Of course most people don’t have the financial resources to do this!
I wish you well!
You can never buy time nor get back your youth…I’m so happy for you that will you will take this time for you and do the things you enjoy! I’m looking forward to doing the same next year tho’ I will be 62, conditioning now to be able to do all the hiking and ooh-ing and aahh-ing everywhere. Enjoy your time, it is truly priceless!
Congrats, I’m a semi retired ex Rhode Islander now living in New Hampshire. My part time job tends to be about 40 hours per week. I’m leaving to do the Cohos Trail after Labor Day. Thus far getting off seems to be happening because they know I’m going anyway. Sometimes you have to do what you must. One door closes and another one opens. Best of luck to you.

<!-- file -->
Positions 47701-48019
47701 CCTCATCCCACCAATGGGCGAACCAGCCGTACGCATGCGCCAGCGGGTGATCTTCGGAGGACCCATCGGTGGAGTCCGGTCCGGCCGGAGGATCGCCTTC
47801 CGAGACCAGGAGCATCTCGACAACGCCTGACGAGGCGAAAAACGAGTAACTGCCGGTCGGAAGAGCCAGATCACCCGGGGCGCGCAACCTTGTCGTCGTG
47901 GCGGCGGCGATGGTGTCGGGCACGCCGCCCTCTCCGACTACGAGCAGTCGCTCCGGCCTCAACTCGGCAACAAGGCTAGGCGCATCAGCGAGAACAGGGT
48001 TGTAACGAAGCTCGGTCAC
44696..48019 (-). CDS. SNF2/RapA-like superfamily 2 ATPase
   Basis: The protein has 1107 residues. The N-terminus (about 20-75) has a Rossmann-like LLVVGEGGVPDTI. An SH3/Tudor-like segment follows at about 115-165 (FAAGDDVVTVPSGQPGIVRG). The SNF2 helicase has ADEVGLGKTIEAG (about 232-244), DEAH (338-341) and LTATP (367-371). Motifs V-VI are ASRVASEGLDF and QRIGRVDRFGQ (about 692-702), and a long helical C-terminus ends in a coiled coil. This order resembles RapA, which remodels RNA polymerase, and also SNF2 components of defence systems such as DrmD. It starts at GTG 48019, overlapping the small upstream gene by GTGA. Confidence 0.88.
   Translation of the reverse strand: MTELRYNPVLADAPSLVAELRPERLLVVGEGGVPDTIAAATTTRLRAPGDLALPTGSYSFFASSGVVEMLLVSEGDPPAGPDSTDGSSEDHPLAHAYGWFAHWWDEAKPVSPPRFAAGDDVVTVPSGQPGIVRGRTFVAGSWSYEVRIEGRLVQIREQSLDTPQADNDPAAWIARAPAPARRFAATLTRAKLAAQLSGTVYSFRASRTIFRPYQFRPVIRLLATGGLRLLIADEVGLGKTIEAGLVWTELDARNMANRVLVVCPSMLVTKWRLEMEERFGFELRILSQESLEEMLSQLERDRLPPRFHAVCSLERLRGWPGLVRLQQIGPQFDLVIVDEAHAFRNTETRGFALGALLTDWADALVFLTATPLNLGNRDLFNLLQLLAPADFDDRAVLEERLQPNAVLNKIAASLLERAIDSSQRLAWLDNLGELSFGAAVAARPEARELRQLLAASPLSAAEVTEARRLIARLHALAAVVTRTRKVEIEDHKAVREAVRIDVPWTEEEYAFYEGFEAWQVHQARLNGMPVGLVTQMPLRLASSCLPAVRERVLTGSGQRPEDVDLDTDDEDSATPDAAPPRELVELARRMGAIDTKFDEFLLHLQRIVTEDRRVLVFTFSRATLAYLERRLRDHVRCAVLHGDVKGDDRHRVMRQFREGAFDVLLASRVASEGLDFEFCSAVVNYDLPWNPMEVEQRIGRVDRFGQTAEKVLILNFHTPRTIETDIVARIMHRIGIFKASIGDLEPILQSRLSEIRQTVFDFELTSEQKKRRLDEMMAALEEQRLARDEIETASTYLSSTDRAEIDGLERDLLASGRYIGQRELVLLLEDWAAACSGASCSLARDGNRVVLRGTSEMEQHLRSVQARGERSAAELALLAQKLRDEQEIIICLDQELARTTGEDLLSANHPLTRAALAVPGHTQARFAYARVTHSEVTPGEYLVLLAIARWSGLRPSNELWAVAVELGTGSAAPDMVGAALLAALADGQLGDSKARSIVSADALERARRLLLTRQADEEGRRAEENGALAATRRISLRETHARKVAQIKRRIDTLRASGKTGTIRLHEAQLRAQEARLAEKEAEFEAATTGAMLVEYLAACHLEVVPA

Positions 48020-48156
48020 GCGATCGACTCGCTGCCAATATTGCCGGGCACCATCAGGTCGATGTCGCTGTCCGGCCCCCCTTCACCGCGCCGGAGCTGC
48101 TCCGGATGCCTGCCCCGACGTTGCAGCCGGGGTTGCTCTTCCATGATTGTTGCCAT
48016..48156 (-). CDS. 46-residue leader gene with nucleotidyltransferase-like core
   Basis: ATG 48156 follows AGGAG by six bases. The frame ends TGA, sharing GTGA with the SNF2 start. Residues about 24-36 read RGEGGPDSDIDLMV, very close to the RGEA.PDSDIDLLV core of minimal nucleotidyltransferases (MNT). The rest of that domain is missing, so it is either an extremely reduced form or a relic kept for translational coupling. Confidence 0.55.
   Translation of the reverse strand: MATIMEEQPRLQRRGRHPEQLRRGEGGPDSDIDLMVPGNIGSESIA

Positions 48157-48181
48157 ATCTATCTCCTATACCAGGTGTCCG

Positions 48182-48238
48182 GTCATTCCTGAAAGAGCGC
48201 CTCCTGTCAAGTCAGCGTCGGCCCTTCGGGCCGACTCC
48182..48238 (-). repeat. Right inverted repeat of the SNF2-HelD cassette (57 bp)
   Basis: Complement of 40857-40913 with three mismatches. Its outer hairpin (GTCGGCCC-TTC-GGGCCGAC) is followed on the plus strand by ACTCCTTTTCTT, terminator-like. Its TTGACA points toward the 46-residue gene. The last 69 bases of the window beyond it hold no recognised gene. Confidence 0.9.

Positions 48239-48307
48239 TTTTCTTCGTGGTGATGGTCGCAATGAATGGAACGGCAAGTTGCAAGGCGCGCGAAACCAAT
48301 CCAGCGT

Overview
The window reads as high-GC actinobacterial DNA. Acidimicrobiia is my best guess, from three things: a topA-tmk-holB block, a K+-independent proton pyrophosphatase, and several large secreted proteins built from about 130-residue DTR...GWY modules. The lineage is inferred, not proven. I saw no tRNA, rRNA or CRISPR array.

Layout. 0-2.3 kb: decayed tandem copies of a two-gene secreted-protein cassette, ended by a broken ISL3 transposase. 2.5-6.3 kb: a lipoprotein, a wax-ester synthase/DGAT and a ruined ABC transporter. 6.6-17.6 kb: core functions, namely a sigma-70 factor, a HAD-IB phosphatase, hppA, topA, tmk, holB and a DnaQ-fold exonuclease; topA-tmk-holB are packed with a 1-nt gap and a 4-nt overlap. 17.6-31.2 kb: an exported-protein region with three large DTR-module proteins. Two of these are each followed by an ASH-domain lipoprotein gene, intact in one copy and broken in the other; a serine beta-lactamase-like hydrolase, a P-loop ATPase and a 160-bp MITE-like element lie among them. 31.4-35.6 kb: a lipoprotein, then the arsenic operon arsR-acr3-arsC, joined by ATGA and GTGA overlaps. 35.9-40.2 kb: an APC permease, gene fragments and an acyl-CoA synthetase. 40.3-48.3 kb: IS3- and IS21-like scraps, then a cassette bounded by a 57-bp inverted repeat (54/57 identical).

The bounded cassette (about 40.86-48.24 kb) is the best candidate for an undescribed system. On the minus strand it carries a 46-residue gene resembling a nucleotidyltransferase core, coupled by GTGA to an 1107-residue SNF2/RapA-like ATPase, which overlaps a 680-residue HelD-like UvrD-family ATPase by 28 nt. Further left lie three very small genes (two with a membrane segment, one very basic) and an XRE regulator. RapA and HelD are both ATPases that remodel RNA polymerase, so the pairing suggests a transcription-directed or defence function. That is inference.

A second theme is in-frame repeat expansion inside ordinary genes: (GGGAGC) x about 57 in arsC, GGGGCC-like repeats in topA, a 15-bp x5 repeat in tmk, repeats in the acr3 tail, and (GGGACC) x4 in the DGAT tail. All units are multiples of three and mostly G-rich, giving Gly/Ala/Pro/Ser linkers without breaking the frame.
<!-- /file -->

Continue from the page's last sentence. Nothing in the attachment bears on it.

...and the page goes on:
If you can manage it, do it. As a 60-something, I can assure you that you more likely will regret what you did NOT do than what you did. Live life! Carpe diem, and all that. Best wishes.
I love it! Have a great adventure and can’t wait to read all about it.
God Bless you man – I would love to do the same thing
I’m so happy for you! I look forward to reading about your adventures. Good luck to you.
I can only envy what you are about to do, wish you the best, and let you know that I will be vicariously in your shadow!
Enjoy your travels, hikes and adventures. Hope to see a few posts about them as time allows.
Thanks for the good wishes all!
Congratulations! I am so excited for you and can’t wait to hear more about your upcoming adventures!
Congrats. As a 59 YO, I now regret not spending time doing what I really wanted to do, because of work. I missed out on a lot of opportunities that I cannot ever hope to do now. I was too conservative and worried too much about my career and work. If I could do it all over again, I would definitely have taken more chances and “get on the trail”. I can only hope that I’ll be healthy enough at retirement age to still enjoy some of the fun that I missed out on.